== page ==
Click Here, Sherlock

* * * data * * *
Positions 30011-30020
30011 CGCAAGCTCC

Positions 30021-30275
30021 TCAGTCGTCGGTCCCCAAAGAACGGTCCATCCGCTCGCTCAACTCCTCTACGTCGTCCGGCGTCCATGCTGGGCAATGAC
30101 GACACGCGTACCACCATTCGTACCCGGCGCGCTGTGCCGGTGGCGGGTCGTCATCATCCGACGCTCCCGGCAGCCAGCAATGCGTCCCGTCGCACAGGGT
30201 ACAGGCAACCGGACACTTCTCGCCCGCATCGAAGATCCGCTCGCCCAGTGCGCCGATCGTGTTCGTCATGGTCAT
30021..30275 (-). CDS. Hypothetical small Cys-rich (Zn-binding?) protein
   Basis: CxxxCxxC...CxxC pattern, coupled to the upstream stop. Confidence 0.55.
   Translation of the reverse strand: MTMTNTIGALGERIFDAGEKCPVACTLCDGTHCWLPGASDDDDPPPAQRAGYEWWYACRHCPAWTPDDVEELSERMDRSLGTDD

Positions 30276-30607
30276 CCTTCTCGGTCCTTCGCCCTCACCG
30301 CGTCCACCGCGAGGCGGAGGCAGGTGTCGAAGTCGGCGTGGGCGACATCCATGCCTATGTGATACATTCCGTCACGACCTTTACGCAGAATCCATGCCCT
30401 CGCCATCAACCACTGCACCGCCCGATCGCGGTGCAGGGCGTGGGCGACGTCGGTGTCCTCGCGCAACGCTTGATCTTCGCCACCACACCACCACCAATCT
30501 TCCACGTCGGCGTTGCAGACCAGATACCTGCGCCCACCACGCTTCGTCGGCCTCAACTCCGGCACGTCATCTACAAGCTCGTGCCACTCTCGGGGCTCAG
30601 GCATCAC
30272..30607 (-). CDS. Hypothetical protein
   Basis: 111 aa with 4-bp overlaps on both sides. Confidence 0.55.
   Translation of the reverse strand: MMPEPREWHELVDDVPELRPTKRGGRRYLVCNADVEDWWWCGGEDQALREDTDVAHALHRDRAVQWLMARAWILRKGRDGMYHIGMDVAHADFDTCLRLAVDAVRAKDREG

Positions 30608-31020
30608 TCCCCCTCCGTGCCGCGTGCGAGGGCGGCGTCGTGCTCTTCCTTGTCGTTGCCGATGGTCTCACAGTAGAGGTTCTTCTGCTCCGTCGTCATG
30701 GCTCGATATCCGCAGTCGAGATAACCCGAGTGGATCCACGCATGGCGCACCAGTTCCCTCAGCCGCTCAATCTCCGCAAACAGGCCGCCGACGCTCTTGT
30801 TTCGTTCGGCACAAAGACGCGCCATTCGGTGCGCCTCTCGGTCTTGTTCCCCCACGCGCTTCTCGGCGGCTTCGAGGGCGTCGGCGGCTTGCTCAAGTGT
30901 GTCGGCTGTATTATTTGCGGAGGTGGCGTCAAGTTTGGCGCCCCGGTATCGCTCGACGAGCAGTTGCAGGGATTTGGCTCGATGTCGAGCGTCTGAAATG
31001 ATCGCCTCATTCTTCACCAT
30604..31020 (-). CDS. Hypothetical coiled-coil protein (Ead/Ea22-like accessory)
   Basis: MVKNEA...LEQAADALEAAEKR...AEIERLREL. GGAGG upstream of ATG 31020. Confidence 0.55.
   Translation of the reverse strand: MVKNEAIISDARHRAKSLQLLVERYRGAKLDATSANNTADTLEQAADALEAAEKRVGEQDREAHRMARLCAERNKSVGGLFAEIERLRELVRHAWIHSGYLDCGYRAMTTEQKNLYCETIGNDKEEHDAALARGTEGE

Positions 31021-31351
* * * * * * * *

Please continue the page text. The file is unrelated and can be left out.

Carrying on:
I know who you are. I know where you live, and I know what that unlisted phone number of yours is. I know what car you drive, how much you make and how much you owe. I know about the good you've done, and I know about the trouble you've been in, right down to that last speeding ticket. I know what you eat, drink and read, and where you go to play.I am Big Brother, and more. I am Corporate America and I am the psycho down the street. I am the jilted ex-lover you wanted to avoid, the bill collector you've been trying to dodge, and an old pal from college who just wants to chat. I am everywhere."The selling of personal information is a huge business, and it is happening on a mass scale," says Evan Hendricks, editor of the Washington, D.C.-based Privacy Times newsletter. "There is an epidemic out there."There is no surer symptom of this epidemic than your Social Security number. It is a key to unlocking your Pandora's Box of personal information. Think it's private?Think again.It may be against the law for the Social Security Administration to divulge your number, but anyone else who obtains those crucial nine digits is free to peddle them on the open market. And it's a market that's wide open. For as little as $12, anyone with access to the Internet can buy your Social Security number in a matter of minutes. In fact, it's a buyer's market-- any number of online services will sell you the information at the click of a mouse. All someone needs is your name and address, and the number is theirs. Instantly. It is a potentially costly convenience."The easy availability of Social Security numbers is widely cited for increased levels of banking fraud and credit card fraud," observes Marc Rotenberg of the Electronic Privacy Information Center (EPIC) in Washington, D.C. "The problem is that the advance of technology has far outpaced changes in the law, so that right now there is an absence of enforceable privacy rights." What other information can be obtained about you? A company called NCI out of Austin, Texas, provides a handy menu listing more than 30 searches it will conduct--all for less than $60, with most of the information available instantly. Someone can find out your address for $6. Unlisted phone numbers go for $9. A list of the neighbors living next to you is $11. Real estate filings can be found within two days, criminal histories in a week. Worker comp searches, bankruptcy filings, driving histories-- all are available in a matter of days. And it is all legal.This type of information has always been public. What's changed is the ease of access. Searches that a decade ago could take days, weeks or even months of legwork by an experienced investigator can now be done instantly, for almost nothing.License plate searches are an excellent example. At a Website called the Internet Department of Motor Vehicles, you can enter the number of any license plate-- whether it belongs to the car that sideswiped you on the way to work or that hot number behind the wheel of a Porsche you saw while stuck in a traffic jam-- and for $35 you will receive a report listing the name of the car's registered owner, along with his or her driver's license number, address, date of birth, and insurance company. For an additional fee you can also find out who financed the car loan."The information is out there, and it is available to anyone to access for whatever purpose they want," says Glen Roberts, who runs a hot Internet site called the Stalker's Home Page. "I guess I could have called it something like the 'Privacy Page' but that would have been boring," explains Roberts, who has been following the issue for more than a decade. "What would be more absurd than a home page for stalkers? We thought so, but we're finding more and more personal information widely available to any prying eyes." His web page is part how-to guide, part warning signal. It lists a half-dozen online phone books that can be used to track down phone numbers and addresses, as well as other online data bases that can be accessed, some for a fee, others for free. "Without a firsthand look at the information which is out there for anyone and everyone, how can we get a true understanding of the impact all this will have?" asks Roberts. "Clearly, the negative impact will be much greater if there is not a mass awareness and public debate of the issues. As it is now, the only person being left out of the loop is the poor schmuck whose privacy is being invaded."In America today, personal information is an economic commodity, pure and simple. And nothing is more valuable than your spending habits. Anyone who doubts this only needs to visit the Direct Marketing website and peruse its online magazine.What you will find is database after database offering lists of prospective customers-- lists obtained through data recorded from credit card purchases, magazine subscriptions and a host of other sources. One company, for example, has a 53,000-name list of people who have purchased dance shoes, leotards and pom-poms within the past 12 months. How does it feel to know someone has their marketing eye on your little cheerleader? There's also a 30,000-name file of 1996 contributors to Republican Party candidates. "Many are multiple and high-dollar donors," promises the blurb. Another offers a 122,000-person list of cigar buyers, with names selectable by "telephone, geography, age, income and credit card." My favorite was the list being peddled by Terra Libra Institute, which is selling a 23,000-name list of "privacy book buyers" and people "interested in articles on freedom.""People may have some vague idea that there's lots of personal information about them out there, but they don't know the specifics, they don't know the extent. Really, it's incredible how much information is available," says Robert Ellis Smith, publisher of the Privacy Journal.And if they did know, would they care? That's a matter of some debate. "I'd say that the basic problem is not the United States government or corporations," says Andre Bacard, author of The Computer Privacy Handbook. "The real problem is that Americans, by and large, don't care about freedom. Privacy seems abstract." Take the effect of what he calls the "enormous propaganda machine of consumerism" and combine it with a desire for convenience, and what you have, says Bacard, is a society of individuals "willing to sell their rights in the free market."Others disagree."People do care about privacy," contends James Love, director of the Consumer Project on Technology. "The problem is, groups like ours haven't been ingenious enough to come up with a good campaign. To be honest, I can't believe we aren't kicking ass on this issue." But there are obstacles. "I have to lobby against these people on Capitol Hill," says Love, "and what we are up against is an industry that's just a big, well-oiled machine."And it's getting bigger. The direct marketing industry alone does $600 million a year in business. There are the credit reporting agencies and the online suppliers of information. "I used to think these were just little mom-and-pop operations," says Smith of the Privacy Journal. "But last year, Equifax (one of the so-called 'big three' credit reporting bureaus) bought an information provider called CBD Infotec for $35 million. And there must be 50 companies like Infotec out there."We are also seeing a merger that has information conveyors such as telephone companies becoming information purveyors. For example, Southwestern Bell offers its commercial clients a version of caller ID that provides businesses with immediate census tract data on customers calling in. Closer to home, Ameritech began offering online services that allow users to access government databases. "So far, consumers have been far too accepting of all this," says Smith. "They just sigh and say, 'This is the way things are.'"But there are signs of growing backlash. Earlier this year, when it was reported that Lexis-Nexis was including Social Security numbers in its P-Trak information service, people jammed the company's 800 number and flooded it with email requesting their information be removed from its files.On the governmental front, both the Federal Trade Commission and the Federal Reserve are investigating the issue of brokering personal information. "Congress is waking up to the fact that consumers actually care about privacy," says Love of the Consumer Project on Technology. There are also financial pressures coming from outside the United States. "Because of its anti-privacy positions, European countries are restricting their flow of data to the U.S.," reports Love. "They are trying to drag the United States kicking and screaming to meet their privacy standards."But there's at least one instance of what might be called enlightened self-interest on the part of American politicians. The prime example of this occurred during the Reagan-era hearings on the nomination of Judge Robert Bork to the U.S. Supreme Court. While the hotly contested hearings were under way, an enterprising reporter at a Washington, D.C., alternative newspaper obtained a list of Bork's movie rentals from his favorite video outlet. Outraged congresspeople, possibly fearful of disclosure that their movie tastes weren't quite as wholesome as Bork's, almost immediately passed a law prohibiting such disclosures."As a result," says Love, "the movies you rent is a secret more closely guarded than the information in your medical records. "The view of the information industry now is that society will be better off if nobody has any secrets," says Love. "Aren't people entitled to some measure of privacy?"While he doesn't answer that question, author Michael Wolff offers a chilling assessment to our current circumstance in the book Netspy. "The 1990s is the decade of the spy," declares Wolff. "You may not have noticed, but if you look a little closer the evidence is overwhelming."The effect of electronically linking almost every human being to almost every other is an event of such magnitude, it will keep philosophers, technicians and philosopher-technicians in business for ages. At a less cerebral level it means that anyone with a modem and the right skills can find out pretty much everything they need to know about everyone else. It doesn't take a private investigator to have detected that."For more information on electronic privacy: Electronic Privacy Information Center (EPIC) 666 Pennsylvania Ave., SE, Suite 301, Washington, DC 20003 ph: 202-544-9240 e-mail: Web site: Consumer Project on Technology Box 19367, Washington, DC 20036ph: 202-387-8030 Web site: The Stalker's Home Page Web site: Bacard's Privacy Page Web site: Privacy Journal P.O. Box 28577, Providence, RI 02908